Before we had the option to press “skip intro,” the theme song was an essential part of TV shows. Sometimes the lyrics were poignant, sometimes they were silly, and sometimes there weren’t any lyrics at all. But the best theme songs always make you want to sing along.
Chances are, you know some of TV history’s most popular themes even if you’ve never watched an episode of the show. Listen to the audio below – featuring the voices of CNN’s Don Lemon and some of your favorite sitcom stars – and see if you can identify the matching comedy series.
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The Halloween costume potential with this sitcom is nearly endless.
“The Addams Family” theme, performed by our very own Don Lemon, was first introduced to audiences in 1964. If you didn’t recognize the lyrics, you might recognize another element from the enduring theme song: The two finger snaps at the end.
Give this pair any chance; they’ll take it.
This sitcom is like a time capsule of a ’90s kind of world.
The “Living Single” intro was written and performed by Queen Latifah, who starred in the genre-defining series that debuted in 1993. The theme song – a bit of which you heard performed by co-star Kim Coles – is just as memorable for its opening dance sequence, performed by choreographer Leslie Segar.
She had style! She had flair! She was there! She was …
Yes, that is Don Lemon singing a line from the 1990s sitcom “The Nanny,” which used the classic theme song structure of setting up the plot to the series right in the opening. “Nanny” star Fran Drescher told Lemon that she was influenced by “The Brady Bunch” theme, which famously opens with the story of a blended family.
This 1970s theme song isn’t complete without a hat toss.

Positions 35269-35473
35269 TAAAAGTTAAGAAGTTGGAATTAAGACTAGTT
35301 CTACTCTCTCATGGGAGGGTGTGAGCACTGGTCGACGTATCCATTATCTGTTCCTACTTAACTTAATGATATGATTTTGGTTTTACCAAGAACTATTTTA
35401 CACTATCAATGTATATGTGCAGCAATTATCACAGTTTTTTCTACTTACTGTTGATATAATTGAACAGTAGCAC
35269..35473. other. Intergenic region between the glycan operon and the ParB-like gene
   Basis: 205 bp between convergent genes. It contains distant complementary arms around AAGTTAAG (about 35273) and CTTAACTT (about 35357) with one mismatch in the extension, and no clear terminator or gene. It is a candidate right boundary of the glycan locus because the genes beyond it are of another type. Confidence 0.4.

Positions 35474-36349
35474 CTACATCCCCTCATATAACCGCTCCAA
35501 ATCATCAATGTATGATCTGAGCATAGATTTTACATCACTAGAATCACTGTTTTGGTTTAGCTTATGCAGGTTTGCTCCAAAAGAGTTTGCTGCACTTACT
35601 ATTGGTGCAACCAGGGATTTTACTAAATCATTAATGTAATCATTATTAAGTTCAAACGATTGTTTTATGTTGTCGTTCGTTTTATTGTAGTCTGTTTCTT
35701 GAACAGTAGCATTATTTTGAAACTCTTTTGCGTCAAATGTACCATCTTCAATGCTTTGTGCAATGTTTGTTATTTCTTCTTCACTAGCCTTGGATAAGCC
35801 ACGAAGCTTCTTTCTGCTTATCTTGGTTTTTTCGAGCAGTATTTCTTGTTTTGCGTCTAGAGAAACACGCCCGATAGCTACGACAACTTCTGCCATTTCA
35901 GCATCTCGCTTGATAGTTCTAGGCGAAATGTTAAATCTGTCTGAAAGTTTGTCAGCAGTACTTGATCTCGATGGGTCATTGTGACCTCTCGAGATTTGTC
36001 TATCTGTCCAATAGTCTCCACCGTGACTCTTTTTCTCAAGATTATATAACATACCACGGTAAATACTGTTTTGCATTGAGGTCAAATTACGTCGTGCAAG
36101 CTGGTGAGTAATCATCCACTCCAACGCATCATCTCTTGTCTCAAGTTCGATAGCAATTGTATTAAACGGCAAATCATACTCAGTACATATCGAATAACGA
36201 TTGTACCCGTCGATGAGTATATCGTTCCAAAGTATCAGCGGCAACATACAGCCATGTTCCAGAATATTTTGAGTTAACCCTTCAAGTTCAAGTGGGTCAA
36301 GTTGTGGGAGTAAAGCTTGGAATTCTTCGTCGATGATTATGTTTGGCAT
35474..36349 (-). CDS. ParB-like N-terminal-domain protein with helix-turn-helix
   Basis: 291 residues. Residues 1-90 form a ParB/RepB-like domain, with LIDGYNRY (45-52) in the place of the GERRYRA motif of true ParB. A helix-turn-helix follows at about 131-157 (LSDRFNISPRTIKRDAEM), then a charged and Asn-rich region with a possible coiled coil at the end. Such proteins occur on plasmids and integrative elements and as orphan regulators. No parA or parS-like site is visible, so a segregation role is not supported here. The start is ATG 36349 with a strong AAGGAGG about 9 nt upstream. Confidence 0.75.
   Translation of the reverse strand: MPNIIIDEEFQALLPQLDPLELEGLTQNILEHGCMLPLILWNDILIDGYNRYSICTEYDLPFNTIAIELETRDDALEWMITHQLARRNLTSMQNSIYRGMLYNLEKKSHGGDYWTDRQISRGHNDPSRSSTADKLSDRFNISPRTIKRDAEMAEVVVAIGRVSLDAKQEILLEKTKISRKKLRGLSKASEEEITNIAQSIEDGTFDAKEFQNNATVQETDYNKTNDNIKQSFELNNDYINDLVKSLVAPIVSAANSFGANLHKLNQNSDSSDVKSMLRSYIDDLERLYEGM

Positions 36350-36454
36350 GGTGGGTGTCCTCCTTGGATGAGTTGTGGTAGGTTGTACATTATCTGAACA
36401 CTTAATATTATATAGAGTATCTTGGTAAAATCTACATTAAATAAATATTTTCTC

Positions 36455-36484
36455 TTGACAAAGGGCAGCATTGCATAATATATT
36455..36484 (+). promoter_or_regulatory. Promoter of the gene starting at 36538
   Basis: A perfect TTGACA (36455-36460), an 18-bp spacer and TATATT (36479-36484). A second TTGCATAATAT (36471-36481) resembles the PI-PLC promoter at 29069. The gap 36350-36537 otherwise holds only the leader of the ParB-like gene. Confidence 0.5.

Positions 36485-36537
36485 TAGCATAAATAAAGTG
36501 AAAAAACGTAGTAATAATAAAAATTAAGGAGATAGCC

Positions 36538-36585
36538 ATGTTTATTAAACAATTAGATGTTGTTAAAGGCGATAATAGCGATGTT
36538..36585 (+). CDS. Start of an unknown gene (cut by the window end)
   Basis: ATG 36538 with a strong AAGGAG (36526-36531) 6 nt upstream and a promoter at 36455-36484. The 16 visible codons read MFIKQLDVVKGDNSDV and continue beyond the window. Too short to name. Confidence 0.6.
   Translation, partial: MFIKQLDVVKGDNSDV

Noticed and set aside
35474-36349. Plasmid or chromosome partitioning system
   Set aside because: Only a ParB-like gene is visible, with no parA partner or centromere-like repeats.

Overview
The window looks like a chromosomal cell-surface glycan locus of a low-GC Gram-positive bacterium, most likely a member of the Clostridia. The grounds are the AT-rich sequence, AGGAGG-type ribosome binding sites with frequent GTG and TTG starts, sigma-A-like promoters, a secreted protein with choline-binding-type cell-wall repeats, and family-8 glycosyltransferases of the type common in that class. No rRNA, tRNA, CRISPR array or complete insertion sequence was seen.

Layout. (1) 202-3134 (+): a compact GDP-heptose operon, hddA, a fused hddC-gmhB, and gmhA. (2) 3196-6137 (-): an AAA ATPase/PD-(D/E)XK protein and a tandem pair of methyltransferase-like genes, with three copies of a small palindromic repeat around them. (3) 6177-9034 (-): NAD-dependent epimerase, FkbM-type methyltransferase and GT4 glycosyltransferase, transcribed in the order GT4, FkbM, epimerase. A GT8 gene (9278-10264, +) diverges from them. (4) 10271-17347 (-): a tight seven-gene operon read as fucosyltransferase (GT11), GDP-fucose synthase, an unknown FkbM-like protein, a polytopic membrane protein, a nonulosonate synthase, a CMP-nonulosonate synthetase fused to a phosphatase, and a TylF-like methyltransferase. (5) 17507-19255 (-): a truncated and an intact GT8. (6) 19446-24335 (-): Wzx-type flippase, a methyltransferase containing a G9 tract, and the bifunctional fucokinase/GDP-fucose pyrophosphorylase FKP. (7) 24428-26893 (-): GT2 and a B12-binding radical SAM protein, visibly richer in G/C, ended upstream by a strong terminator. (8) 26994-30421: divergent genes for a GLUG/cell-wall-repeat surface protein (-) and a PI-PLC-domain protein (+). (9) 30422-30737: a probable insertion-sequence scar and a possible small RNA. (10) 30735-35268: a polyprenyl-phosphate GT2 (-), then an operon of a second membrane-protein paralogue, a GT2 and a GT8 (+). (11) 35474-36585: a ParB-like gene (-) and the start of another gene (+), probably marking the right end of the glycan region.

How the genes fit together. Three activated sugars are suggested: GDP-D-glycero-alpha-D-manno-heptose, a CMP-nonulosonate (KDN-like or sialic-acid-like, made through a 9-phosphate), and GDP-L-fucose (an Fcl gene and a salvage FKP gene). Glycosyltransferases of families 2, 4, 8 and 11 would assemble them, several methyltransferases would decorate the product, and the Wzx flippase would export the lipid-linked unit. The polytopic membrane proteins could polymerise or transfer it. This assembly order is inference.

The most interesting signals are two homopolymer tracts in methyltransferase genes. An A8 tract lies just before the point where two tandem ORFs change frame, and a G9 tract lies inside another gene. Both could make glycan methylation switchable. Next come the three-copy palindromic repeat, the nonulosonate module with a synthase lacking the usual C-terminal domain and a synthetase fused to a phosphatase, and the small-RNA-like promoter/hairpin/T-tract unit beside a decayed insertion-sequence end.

That’s actor Jon Cryer singing “The Mary Tyler Moore Show” theme song, which was written by Sonny Curtis. Called “Love Is All Around,” Curtis penned the track to reflect the story of a single woman starting over on her own in a big city – and he actually wrote two versions. In the first season, the song is uncertain on whether Moore’s character would succeed. By season two, the song becomes more confident. “On the first season it ends, ‘You might just make it after all,’” Curtis told the Los Angeles Times in 2017, following Moore’s death at age 80. “And for the second season we changed that to, ‘You’re gonna make it after all.’”
Can’t help but dance when you hear this 1960s theme song? As you wish.
The jokes on this 1980s sitcom had some bite, but its theme song was sincerely sweet.
When you wanted to say goodbye to city life, you watched this 1965 sitcom.
The family sitcom genre reached a new key when this series premiered in 1970.
Danny Bonaduce returned to his “Partridge Family” roots to sing us a line from the beloved sitcom’s first season theme song. That’s right; there was more than one! The lyrics for the arguably more famous “C’mon Get Happy” intro opened seasons 2 through 4, while the first season featured the track Bonaduce performed, called “When We’re Singin.’”
This Norman Lear-developed sitcom was so popular it lasted for 11 seasons, spanning the 1970s and the ’80s.
“The Jeffersons” theme song is one of the most memorable in sitcom history, in this clip sung by actor Tracy Morgan. The gospel-infused track was co-written and performed by Emmy-winning actress Ja’Net DuBois, who also played Willona on another iconic 1970s sitcom with its own standout theme song, “Good Times.”
Not all popular theme songs were upbeat, and this laidback 1970s intro is proof.
The “Welcome Back, Kotter” theme song, in this clip sung by “Better Things” actress Pamela Adlon and “Mama’s Family” star Vicki Lawrence, is evidence that theme songs could often crossover to mainstream success. Written and performed by John Sebastian of ’60s group Lovin’ Spoonful, “Welcome Back” reached No. 1 on the Billboard Hot 100 in 1976.
This 1970s sitcom was groundbreaking for its bold topical humor.
That’s a line from the “All in the Family” theme song, “Those Were The Days” – this time performed by Sally Struthers, the actress who played daughter Gloria Bunker-Stivic on the revolutionary sitcom. The “All in the Family” opening track was written by Lee Adams and Charles Strouse and sung by stars Carroll O’Connor and Jean Stapleton, who portrayed the iconic Archie and Edith Bunker.